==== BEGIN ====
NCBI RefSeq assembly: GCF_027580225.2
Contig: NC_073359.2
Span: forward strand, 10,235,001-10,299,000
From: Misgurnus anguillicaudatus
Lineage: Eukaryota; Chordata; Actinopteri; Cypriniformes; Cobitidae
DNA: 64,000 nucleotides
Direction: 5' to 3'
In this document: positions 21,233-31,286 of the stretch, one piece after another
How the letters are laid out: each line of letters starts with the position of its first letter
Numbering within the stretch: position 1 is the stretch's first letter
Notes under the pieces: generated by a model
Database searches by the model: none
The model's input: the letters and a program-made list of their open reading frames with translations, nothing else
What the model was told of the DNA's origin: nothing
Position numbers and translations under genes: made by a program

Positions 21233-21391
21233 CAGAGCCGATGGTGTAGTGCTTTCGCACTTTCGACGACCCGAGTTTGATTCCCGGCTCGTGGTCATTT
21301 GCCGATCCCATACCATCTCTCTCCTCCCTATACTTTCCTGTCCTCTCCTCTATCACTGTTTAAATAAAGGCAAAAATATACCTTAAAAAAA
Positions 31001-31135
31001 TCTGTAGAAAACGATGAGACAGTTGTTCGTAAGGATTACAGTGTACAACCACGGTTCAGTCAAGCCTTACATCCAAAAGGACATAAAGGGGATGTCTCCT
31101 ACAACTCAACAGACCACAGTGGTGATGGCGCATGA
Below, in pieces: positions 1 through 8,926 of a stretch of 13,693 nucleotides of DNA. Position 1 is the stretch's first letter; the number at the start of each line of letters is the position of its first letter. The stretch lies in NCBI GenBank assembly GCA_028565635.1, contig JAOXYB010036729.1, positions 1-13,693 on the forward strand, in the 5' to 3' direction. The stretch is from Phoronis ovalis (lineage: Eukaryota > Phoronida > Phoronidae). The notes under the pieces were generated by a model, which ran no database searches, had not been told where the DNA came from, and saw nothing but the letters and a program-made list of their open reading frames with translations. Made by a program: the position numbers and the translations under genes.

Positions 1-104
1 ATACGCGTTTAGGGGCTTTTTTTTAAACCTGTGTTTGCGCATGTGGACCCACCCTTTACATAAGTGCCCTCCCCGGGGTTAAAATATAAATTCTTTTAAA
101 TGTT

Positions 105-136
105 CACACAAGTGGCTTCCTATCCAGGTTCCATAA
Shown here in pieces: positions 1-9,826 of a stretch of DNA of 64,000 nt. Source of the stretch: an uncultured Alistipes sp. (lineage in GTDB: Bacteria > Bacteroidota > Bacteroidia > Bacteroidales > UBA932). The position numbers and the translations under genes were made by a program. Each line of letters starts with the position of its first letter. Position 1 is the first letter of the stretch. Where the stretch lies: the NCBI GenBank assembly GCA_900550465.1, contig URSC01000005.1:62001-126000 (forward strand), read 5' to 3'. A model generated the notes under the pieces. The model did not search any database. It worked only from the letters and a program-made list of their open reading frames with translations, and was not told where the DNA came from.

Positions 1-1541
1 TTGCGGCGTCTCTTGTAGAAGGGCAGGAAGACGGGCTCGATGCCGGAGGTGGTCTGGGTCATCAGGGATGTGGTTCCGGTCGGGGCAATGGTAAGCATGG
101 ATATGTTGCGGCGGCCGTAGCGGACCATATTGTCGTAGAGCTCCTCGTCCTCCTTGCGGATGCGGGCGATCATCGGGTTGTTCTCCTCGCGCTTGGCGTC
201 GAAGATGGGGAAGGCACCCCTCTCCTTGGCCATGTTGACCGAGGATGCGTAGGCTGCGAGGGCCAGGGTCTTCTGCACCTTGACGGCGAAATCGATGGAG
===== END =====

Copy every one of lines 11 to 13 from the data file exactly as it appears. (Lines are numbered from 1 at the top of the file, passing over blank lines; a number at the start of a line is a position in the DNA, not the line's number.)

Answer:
Notes under the pieces: generated by a model
Database searches by the model: none
The model's input: the letters and a program-made list of their open reading frames with translations, nothing else